The fact is that Texas law is quite lax in terms of qualifications to be a judge. Those standards are: U.S. citizenship, a resident of Texas, licensed to practice law in Texas, between the ages of 25 and 75, and to have been a practicing attorney for four years.

The Court of Appeals and the Supreme Court also require judges to have had at least 10 years as a practicing attorney. But, incredibly, Texas does NOT require an attorney to have any experience in the court in which they desire to serve as a judge!

For the above reasons, we at CQJ, have adopted the best practices from around the nation for evaluating judicial candidates.


  1. The candidate must be professionally competent as demonstrated by having substantial trial experience.
  2. The candidate must have experience of at least five years in the court the candidate or a judge seeks to serve. This experience needs to be civil law experience for civil courts, criminal law experience for criminal courts, family law experience for family law courts, juvenile law experience for juvenile courts, and probate law experience for probate courts.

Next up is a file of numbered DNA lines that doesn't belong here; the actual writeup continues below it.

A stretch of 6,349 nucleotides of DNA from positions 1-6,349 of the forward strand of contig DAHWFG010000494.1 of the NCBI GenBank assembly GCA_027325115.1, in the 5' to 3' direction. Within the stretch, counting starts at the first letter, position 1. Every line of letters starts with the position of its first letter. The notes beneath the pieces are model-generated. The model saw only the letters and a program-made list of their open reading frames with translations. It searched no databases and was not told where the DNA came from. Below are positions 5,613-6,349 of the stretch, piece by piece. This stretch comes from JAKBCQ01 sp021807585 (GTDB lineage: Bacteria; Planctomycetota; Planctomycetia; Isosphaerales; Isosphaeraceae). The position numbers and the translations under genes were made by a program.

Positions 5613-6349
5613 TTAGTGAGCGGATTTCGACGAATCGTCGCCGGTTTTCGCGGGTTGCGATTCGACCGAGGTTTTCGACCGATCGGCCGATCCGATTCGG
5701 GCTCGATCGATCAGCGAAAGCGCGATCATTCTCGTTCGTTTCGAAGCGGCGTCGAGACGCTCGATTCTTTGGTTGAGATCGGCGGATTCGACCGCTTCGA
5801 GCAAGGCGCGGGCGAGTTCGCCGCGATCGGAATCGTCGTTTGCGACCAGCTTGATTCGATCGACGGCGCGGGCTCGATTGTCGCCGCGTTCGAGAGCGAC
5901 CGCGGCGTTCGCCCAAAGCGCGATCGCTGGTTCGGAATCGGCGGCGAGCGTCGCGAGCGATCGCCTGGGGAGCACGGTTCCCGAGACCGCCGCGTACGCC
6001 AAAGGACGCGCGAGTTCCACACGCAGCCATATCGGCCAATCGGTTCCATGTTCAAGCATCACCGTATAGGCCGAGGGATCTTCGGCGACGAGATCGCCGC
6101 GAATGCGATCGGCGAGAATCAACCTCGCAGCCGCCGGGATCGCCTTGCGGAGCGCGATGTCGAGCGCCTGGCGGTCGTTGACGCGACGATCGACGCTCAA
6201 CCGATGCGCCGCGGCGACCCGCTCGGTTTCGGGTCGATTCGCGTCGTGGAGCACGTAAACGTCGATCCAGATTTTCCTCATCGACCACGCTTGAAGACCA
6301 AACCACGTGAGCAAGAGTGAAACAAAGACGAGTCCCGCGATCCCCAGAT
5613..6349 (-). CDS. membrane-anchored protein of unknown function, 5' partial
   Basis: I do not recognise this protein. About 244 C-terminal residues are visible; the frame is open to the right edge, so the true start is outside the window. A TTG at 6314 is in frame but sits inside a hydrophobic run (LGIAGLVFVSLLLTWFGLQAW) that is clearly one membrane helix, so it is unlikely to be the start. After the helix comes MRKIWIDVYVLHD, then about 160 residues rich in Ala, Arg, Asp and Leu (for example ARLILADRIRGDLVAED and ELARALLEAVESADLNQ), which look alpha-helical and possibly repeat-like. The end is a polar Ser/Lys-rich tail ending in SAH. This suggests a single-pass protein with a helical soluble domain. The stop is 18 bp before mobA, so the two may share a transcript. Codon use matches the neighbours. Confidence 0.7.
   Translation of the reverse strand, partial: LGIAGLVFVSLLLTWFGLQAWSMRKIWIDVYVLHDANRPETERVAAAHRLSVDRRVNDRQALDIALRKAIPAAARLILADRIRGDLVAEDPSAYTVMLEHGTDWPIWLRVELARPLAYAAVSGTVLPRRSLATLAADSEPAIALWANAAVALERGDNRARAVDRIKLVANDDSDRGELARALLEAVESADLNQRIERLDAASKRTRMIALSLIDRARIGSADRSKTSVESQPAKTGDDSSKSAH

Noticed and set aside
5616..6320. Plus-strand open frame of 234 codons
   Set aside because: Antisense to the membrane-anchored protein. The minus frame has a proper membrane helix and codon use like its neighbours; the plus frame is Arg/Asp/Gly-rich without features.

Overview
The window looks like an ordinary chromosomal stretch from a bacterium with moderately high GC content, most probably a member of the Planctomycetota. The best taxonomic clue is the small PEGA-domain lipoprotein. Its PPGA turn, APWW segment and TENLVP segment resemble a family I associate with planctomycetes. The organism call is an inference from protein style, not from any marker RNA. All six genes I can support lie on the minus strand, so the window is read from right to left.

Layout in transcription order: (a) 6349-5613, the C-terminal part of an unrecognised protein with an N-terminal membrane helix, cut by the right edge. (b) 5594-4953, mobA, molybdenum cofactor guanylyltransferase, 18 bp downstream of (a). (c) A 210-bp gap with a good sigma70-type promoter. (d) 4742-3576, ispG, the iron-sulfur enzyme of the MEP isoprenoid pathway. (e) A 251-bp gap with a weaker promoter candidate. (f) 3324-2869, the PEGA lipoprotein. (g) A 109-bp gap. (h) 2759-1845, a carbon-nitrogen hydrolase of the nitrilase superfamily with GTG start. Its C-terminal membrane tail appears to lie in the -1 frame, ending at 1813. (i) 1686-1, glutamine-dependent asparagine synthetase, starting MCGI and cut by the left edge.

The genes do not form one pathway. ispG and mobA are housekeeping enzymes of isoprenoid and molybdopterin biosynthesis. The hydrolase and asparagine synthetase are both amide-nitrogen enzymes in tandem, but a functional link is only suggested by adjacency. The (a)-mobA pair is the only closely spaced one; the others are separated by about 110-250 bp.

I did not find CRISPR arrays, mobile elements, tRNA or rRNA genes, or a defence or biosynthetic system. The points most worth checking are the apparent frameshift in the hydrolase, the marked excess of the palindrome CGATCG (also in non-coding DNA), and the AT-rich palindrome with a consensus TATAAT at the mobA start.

3. The candidate must have court trial and jury trial experience in the court type in which they seek to be a judge.
  4. The candidate must have paid timely property taxes, the State of Texas occupation tax, and the State Bar of Texas dues.
  5. The candidate should be of high moral character and have a general reputation in the community for honesty, hard work, and diligence.
  6. The candidate must have the appropriate judicial temperament including a commitment to be free from bias, with an ability to decide issues based on the law, be able to exhibit courtesy and civility to all, and have a commitment to open-mindedness.
  7. The candidate must agree that they will not legislate from the bench and that they will follow the law, as written by the Texas Legislature and our Texas appeals courts.